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Death Anniversary of Reginald Broadbent (03-viii-1906 29-x-1988)
October 29, 2020
An event every year that begins at 12:00 am on day 29 of October, repeating indefinitely
We remember Reginald Broadbent who passed away on October 29th 1988.
Reginald Joseph Broadbent was born on Friday, August 3rd 1906 (the year of the San Francisco earthquake) in Durban, South Africa. His father was Joseph Edward Broadbent (born 1879) who married Alice Cook on January 4th, 1930 in Durban.
According to the 1911 Isle of Man Census (FindMyPast, Richard James; thanks!) the Broadbent family (sans father) stayed at a guest house in Onchan on the night of February 2nd 1911. Reg (aged 4) was a boarder together with mother Alice (33), brother Roland (1) and sister Laura (4). Since Reg and Laura are both recorded as 4 years old it is reasonable to suppose that they were born as twins. We think that Reg had an additional sibling who had passed away and that the name is not recorded. Reassuringly Steve Mann agrees with this conclusion.
He married Catherine H Broadbent (born 19th September 1895) and were recorded as living (in 1939) in “Cheadle and Gately”, Cheshire. His profession was as a “Telephone Traffic Superintendent, Class II, Post Office Telephones” which was a a civil service occupation. Catherine carried out “unpaid domestic duties”.
They resided at 72, South Park Road, Gatley, Cheshire :
According to Steve Mann in his excellent Yorkshire Chess web site :
“At some time in 1946 or 1947, Broadbent moved down south to live in the general vicinity of East Grinstead, at Far End, Limes Estate, Felbridge, 2 miles NW of East Grinstead, and later at Southway, Priory Road, Forest Row, 3 miles SE of East Grinstead”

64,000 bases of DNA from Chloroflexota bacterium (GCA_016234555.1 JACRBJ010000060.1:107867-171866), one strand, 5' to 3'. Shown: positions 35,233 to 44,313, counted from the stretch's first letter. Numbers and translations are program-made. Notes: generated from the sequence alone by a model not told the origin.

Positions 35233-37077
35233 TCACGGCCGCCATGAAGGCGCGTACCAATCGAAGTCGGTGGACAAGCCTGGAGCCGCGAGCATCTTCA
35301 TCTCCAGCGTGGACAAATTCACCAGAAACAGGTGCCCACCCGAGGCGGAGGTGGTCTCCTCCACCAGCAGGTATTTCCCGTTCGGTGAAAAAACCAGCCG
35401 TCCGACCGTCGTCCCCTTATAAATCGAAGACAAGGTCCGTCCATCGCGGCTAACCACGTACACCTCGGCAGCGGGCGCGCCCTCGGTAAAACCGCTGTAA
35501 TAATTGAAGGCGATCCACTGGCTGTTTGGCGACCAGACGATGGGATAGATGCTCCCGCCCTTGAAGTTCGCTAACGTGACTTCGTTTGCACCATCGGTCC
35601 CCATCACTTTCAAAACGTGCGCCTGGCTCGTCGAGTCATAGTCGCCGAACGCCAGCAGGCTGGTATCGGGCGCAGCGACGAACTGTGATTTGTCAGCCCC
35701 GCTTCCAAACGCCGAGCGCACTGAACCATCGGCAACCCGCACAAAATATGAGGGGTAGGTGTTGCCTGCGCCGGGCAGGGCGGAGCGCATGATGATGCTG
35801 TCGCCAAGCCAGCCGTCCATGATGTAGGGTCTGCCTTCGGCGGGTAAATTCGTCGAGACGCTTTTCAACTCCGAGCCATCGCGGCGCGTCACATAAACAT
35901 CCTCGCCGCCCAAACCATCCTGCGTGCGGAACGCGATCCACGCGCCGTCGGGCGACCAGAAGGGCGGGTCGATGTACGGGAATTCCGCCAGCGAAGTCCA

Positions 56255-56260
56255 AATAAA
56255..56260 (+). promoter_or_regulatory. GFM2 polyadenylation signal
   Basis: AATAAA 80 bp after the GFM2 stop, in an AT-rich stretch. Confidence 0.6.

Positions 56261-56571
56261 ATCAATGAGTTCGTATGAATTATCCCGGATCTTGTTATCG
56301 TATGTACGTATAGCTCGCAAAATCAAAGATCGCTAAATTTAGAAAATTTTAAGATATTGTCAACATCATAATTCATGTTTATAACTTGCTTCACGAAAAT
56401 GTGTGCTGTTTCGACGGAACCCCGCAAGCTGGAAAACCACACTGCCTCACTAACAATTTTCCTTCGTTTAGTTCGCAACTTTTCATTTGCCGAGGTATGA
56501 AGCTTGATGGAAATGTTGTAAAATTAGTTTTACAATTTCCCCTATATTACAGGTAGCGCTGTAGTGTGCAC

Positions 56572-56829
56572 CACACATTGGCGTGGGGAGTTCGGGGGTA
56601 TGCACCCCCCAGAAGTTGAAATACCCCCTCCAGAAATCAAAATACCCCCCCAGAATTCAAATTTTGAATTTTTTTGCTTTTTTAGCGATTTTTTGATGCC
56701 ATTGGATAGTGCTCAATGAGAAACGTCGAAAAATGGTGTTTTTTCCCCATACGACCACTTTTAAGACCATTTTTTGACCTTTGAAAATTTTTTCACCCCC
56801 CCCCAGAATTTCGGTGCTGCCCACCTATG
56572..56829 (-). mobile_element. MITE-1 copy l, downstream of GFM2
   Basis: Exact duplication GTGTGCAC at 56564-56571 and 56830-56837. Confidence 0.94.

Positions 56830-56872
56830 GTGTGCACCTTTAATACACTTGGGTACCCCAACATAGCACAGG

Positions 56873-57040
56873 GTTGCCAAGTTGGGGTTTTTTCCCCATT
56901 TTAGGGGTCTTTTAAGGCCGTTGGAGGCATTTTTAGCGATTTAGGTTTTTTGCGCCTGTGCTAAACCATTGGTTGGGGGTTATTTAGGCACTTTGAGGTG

The British Chess Magazine, Volume CVIII (108, 1988), #12 (December), p. 553 records this brief death announcement :
“Reginald J. Broadbent, British Champion 1948 and 1950 died on October 29 at the age of 82. He was a member of Manchester and Bradford Chess Clubs in his day, and was famous for his remarkable record in Anglo-Dutch matches.
After he moved to London around 1950 he was less free to play due to his senior post with the Post Office. A fuller notice will appear next month.”
As advertised in the British Chess Magazine, Volume CIX (109, 1989), #1 (January), p. 27 we have :
“Reginald Broadbent (3 viii 1906-29x 1988) was born at Durban and was British Champion in 1948 and 1950. In the latter content he actually won his last six games in a row to reach a score of 8.5 points, ahead of Klein, Penrose and Milner-Barry. He was often spoken of as “playing himself into form” in the first half of a contest as his work as a civil servant (the GPO) did not allow him the chance to practise regularly against strong opposition.
He was a member of the Manchester and Bradford clubs before the war when he built up a fine record in Anglo-Dutch matches and Northern Counties champion on many occasions.
Brian Reilly recalls that Broadbent was selected for the BCF Olympiad side in 1954, but was forced to turn down the invitation due to the exacting nature of his work in London, and thereafter his main connection with the game was a chess column in a West of England newspaper. He was a subscriber to BCM right up to his death.”
With the white pieces Broadbent was a die-hard 1.e4 player who allowed the Marshall Attack against the Ruy Lopez.
As the second player RJB defended the Nimzo-Indian Defence and played Open games.
Here is one of his best games :
For an element of déjà vu here is RJBs obituary from the 1989 – 1990 BCF Yearbook, page 14 :
(The Yearbook editor was Brian Concannon and it would appear standard practise, at the time, not to credit or attribute sources for obituaries.)
A detailed biography may be found here